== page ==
On top of that, there’s been a polarization in Canadian society that genuinely worries me, and I’m worried that it’s getting worse. South of the border, I can see Republicans reduced to an almost frothing rage at the very existence of President Obama and their gradual demographic loss of power to the more progressive side of the spectrum. It’s almost like a dark comedy except there is the very real possibility that they might pull the temple roof down on everyone’s heads purely out of spite, taking the world economy with them. [At this point, I was expecting Hillary to win the election, and for conservative America to go nuts as a result.]
And I think I see the first hints happening here.
Do I think we could go as crazy as the American right? Well, yeah. Why not? There’s nothing special about us that can protect us from becoming bigots and assholes with our own Canadian style and issues. This book is part of a conversation, and I feel I need to raise an objection.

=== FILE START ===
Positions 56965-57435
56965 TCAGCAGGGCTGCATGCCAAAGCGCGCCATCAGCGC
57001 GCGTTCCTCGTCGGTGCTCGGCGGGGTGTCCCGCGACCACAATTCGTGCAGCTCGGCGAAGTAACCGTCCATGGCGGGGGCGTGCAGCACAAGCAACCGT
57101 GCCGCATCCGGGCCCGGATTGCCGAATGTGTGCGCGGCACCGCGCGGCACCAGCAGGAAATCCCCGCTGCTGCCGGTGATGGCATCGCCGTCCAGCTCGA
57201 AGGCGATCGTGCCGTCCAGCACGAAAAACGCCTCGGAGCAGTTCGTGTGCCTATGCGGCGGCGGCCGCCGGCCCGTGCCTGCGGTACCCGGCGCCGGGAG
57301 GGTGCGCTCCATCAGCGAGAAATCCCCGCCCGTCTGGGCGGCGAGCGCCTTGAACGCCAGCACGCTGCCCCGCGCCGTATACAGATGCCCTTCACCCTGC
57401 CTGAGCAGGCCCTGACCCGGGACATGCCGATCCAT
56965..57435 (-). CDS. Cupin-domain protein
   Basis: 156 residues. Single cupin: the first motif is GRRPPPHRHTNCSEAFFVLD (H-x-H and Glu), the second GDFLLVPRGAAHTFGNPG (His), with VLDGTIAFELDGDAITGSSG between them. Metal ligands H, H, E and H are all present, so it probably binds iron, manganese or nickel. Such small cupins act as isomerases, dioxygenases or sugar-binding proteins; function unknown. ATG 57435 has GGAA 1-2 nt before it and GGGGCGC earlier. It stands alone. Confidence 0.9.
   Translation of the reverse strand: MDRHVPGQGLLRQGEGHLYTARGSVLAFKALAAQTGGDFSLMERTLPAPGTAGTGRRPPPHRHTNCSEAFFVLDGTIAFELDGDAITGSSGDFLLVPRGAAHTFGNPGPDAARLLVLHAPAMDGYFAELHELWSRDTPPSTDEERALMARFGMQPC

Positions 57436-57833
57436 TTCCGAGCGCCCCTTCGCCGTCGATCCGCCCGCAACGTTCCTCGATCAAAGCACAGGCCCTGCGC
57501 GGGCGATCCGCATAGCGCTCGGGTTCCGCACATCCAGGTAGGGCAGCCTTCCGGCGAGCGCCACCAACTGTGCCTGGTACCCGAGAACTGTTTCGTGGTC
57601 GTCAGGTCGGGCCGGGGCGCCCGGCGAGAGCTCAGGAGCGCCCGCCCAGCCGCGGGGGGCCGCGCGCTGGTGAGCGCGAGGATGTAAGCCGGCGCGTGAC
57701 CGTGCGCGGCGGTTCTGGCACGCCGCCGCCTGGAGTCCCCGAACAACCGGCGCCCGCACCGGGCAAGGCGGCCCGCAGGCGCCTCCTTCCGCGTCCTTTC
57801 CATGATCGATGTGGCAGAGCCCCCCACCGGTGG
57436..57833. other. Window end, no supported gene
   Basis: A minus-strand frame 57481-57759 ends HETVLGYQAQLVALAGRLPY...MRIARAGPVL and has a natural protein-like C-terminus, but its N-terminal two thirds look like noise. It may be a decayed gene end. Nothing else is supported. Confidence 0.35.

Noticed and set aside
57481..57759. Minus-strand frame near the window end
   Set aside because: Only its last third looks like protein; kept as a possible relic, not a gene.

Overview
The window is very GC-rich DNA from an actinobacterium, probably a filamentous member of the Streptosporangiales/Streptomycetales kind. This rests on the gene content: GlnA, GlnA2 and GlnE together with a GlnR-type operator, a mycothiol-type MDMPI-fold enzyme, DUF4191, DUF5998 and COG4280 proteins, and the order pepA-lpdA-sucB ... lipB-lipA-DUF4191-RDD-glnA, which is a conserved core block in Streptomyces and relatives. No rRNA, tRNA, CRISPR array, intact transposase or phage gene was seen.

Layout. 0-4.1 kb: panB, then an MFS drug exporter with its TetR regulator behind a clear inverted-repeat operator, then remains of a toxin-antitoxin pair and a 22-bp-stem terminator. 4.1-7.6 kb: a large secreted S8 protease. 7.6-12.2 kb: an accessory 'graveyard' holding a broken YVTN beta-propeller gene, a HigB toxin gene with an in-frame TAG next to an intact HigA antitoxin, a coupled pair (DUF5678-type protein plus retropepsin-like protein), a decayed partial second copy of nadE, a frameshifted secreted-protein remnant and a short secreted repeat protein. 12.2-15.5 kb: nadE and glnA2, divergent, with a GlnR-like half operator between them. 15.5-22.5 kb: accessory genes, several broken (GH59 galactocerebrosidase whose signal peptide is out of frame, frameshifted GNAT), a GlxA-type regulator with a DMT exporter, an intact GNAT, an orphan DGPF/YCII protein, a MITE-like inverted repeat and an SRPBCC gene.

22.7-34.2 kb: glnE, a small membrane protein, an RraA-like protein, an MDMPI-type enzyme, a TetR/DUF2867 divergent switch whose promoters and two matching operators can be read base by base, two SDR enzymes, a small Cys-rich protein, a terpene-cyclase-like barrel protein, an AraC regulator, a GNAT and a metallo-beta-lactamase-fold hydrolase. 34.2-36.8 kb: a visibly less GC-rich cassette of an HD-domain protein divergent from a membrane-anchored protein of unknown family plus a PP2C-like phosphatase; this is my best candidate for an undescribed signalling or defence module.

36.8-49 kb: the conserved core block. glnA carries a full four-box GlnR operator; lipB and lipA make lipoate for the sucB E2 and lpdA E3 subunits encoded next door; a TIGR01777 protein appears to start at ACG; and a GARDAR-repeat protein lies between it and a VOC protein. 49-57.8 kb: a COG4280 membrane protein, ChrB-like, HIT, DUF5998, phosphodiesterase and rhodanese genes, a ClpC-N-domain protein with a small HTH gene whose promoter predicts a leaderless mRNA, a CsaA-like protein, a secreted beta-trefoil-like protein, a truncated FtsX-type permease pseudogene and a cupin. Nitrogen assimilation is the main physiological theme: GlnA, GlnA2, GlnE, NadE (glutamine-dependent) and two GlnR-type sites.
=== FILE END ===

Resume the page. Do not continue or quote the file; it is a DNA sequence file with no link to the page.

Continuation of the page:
One of the things that people don’t always understand is that the history of civil rights movements is filled with violence. Riots, bombings, shootings, all kinds of messed up stuff. You stomp on a population long enough, that population is going to get mad, maybe even get crazy. Stomp on them long enough and you’ll get an explosion. It’s not always a constructive explosion, but then it’s not coming from a place where constructive thoughts are born.
A huge part of why we revere people like Martin Luther King and Nelson Mandela is that they beat the odds and managed to head off the violence that is the normal default setting for human conflict.